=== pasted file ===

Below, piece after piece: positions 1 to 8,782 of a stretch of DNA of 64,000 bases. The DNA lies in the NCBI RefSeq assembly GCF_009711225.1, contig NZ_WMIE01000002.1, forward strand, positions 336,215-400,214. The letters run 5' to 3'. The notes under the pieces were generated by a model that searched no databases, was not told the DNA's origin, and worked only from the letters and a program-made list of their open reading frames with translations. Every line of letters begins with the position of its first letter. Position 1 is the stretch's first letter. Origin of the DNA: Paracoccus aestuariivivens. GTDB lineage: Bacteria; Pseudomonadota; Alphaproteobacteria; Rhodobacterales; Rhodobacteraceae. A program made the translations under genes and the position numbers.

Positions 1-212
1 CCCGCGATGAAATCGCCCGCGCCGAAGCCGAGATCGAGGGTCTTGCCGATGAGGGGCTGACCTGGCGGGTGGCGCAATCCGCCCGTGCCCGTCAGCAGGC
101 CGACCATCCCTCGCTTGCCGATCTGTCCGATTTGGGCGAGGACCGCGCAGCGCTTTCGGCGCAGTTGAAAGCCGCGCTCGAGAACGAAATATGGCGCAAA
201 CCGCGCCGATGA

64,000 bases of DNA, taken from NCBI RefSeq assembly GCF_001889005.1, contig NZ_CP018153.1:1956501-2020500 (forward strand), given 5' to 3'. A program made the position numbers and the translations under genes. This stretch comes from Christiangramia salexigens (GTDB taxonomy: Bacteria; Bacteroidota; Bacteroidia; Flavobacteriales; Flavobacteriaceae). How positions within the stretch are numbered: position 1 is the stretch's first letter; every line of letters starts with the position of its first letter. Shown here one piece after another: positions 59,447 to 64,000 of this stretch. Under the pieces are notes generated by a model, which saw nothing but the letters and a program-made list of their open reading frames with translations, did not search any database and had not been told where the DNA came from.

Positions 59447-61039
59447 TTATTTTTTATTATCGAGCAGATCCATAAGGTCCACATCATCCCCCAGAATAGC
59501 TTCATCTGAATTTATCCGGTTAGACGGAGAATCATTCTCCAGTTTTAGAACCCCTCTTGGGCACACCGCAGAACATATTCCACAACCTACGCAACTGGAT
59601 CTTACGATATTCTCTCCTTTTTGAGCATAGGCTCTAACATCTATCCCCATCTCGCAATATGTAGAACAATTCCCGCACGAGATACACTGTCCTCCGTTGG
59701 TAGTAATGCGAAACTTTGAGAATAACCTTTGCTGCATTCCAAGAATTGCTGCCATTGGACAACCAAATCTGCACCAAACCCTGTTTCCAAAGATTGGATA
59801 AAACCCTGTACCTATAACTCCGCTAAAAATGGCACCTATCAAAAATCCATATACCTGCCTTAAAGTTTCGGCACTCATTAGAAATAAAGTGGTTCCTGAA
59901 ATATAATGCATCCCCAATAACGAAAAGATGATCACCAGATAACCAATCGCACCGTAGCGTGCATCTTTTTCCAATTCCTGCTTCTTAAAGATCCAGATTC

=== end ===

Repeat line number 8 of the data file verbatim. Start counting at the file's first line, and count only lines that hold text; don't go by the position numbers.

59447 TTATTTTTTATTATCGAGCAGATCCATAAGGTCCACATCATCCCCCAGAATAGC